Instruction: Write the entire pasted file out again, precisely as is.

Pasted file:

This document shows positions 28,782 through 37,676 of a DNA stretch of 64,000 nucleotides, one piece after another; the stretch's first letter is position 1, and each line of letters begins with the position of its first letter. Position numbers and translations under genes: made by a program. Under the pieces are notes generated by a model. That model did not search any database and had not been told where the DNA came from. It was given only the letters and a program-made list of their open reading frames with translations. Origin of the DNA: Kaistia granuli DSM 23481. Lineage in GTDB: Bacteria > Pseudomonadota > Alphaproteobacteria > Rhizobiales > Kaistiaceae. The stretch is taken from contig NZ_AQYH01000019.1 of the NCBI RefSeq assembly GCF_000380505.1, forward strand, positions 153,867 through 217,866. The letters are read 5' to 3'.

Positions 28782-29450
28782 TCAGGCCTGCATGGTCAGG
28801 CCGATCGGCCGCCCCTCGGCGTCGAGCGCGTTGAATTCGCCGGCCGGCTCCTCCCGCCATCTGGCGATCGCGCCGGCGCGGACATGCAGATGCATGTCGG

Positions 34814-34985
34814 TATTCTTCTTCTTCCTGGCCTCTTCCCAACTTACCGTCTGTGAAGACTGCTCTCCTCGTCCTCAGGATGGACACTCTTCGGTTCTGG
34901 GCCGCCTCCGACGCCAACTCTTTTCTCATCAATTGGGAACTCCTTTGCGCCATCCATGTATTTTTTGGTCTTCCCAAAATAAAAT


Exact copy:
This document shows positions 28,782 through 37,676 of a DNA stretch of 64,000 nucleotides, one piece after another; the stretch's first letter is position 1, and each line of letters begins with the position of its first letter. Position numbers and translations under genes: made by a program. Under the pieces are notes generated by a model. That model did not search any database and had not been told where the DNA came from. It was given only the letters and a program-made list of their open reading frames with translations. Origin of the DNA: Kaistia granuli DSM 23481. Lineage in GTDB: Bacteria > Pseudomonadota > Alphaproteobacteria > Rhizobiales > Kaistiaceae. The stretch is taken from contig NZ_AQYH01000019.1 of the NCBI RefSeq assembly GCF_000380505.1, forward strand, positions 153,867 through 217,866. The letters are read 5' to 3'.

Positions 28782-29450
28782 TCAGGCCTGCATGGTCAGG
28801 CCGATCGGCCGCCCCTCGGCGTCGAGCGCGTTGAATTCGCCGGCCGGCTCCTCCCGCCATCTGGCGATCGCGCCGGCGCGGACATGCAGATGCATGTCGG

Positions 34814-34985
34814 TATTCTTCTTCTTCCTGGCCTCTTCCCAACTTACCGTCTGTGAAGACTGCTCTCCTCGTCCTCAGGATGGACACTCTTCGGTTCTGG
34901 GCCGCCTCCGACGCCAACTCTTTTCTCATCAATTGGGAACTCCTTTGCGCCATCCATGTATTTTTTGGTCTTCCCAAAATAAAAT